Pitfalls of the Headless HPC Environment

When running HPC on Rescale, or in any traditional HPC environment for that matter, it is essential that the solver can be run in a headless environment. What that means in practice is that ISVs have made sure that their solvers can be run in batch mode using simple (or not so simple) command-line instructions. This allows users of their software to submit jobs to a headless HPC environment. Traditionally, this environment is a set of servers sitting behind a scheduler. The engineer or scientist would write a script of command-line instructions to be submitted to the scheduler. The same is true on Rescale. The user enters a set of command-line instructions to run their jobs on Rescale’s platform.
Let’s take OpenFOAM, for example. An OpenFOAM user will usually write a Allrun script, and invoke it on Rescale by simply calling the script:


This is easy and applies to other solvers available on Rescale: LS-Dyna, CONVERGE, Star-CCM+, NX Nastran, XFlow and many more. All solvers on Rescale are instantiated using a simple command-line instruction.
 The Headless Environment
Being able to run a solver using a command-line instruction does not mean the solver will run in batch. For example, trying to run Star-CCM+ without explicitly specifying to run the solver in batch mode would cause the program to launch its graphical user interface (GUI) and look for a display device, causing it to immediately exit. Star-CCM+ should, therefore, be called using a command-line instruction like:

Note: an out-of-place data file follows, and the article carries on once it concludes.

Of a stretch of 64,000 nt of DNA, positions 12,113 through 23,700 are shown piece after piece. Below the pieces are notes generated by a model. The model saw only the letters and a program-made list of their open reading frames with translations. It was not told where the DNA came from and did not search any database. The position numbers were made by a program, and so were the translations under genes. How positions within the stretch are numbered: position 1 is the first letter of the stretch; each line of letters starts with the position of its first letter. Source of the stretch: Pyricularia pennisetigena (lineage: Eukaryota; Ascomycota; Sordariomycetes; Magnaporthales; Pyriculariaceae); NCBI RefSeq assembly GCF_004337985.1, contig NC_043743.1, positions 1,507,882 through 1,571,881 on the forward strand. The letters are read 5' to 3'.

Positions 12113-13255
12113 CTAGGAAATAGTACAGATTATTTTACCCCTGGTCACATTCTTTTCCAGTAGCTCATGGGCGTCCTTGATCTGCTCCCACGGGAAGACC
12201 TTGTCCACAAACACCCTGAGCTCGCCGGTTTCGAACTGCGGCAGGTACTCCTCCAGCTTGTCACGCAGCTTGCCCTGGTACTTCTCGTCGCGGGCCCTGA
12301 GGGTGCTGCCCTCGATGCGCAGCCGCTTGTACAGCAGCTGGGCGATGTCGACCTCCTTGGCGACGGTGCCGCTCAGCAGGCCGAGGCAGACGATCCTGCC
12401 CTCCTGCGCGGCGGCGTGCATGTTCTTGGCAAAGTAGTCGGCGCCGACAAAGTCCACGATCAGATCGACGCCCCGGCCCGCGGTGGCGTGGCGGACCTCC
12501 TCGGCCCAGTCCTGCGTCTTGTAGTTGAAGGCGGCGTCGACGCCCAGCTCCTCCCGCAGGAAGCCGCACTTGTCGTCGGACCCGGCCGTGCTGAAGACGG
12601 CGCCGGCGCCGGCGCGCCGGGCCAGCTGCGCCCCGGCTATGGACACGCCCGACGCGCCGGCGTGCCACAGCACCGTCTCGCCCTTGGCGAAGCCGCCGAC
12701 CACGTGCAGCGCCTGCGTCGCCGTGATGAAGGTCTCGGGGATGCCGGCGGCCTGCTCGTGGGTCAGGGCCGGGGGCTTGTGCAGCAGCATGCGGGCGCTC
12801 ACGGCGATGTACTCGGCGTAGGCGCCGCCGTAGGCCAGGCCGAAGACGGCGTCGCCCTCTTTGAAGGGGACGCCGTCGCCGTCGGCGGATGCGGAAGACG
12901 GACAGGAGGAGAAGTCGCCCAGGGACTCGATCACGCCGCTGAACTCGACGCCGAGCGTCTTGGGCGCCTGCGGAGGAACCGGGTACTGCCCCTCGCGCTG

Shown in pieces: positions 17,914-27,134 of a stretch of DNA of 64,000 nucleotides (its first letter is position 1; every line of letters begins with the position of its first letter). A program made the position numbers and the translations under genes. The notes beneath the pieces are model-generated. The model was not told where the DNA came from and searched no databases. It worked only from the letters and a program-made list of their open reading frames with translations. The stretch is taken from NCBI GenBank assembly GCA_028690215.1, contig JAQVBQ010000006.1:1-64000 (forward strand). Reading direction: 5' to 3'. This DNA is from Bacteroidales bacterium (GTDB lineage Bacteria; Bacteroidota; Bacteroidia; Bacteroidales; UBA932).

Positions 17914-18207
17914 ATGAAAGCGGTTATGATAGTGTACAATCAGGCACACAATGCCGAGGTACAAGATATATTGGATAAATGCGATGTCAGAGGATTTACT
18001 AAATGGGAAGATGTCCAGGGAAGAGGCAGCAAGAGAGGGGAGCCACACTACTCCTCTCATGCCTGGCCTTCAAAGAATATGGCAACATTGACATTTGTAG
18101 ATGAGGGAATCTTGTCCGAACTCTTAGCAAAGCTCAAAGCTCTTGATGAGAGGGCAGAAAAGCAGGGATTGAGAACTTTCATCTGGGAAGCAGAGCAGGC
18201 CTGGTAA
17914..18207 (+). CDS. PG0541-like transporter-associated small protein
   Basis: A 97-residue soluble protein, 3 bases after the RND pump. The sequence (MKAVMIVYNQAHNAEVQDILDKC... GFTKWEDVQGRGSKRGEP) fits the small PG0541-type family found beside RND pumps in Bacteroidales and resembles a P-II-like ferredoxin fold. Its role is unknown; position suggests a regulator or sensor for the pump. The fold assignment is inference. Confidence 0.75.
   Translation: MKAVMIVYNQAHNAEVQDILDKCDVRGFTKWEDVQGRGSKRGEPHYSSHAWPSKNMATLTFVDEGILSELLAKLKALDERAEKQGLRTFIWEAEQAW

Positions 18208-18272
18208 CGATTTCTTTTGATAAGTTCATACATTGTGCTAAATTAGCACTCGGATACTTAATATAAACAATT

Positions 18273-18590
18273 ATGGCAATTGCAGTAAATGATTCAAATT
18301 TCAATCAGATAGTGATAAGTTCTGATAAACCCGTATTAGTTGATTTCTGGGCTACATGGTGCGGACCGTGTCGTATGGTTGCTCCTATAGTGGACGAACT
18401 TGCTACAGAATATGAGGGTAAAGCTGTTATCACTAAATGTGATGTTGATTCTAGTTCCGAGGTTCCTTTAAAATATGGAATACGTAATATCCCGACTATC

starccm+ -power -np 4 -batch batch.java 

This is simple enough. There is something to be said for being to run both the batch solver and GUI using the same program. Unfortunately, this type of implementation can be incomplete.
 When ISVs decide to migrate their solver capabilities from the desktop environment to the HPC (batch) environment they usually do this because they have implemented the ability to run their solver over more than a single machine. A solver that can only run on a single machine provides less of a benefit when it’s run in an HPC environment. On initial iterations, ISVs may leave some latent artifacts of the original desktop implementation inside their batch solvers. Although these solvers can be executed from the command-line, they may still require access to a display. Since, on Rescale, we still want to be able to run these “almost-headless” solvers we make use of a tool called virtual frame buffers.
 The X Virtual Frame Buffer
The X virtual frame buffer (Xvfb) renders a virtual display in memory, so applications that are not truly headless can use it to render graphical elements. At Rescale, we use the virtual frame buffers as a last resort because there is a performance penalty to launching and running them. The use of Xvfb requires us to implement a wrapper around these solver programs. In its simplest form, this can be implemented as follows: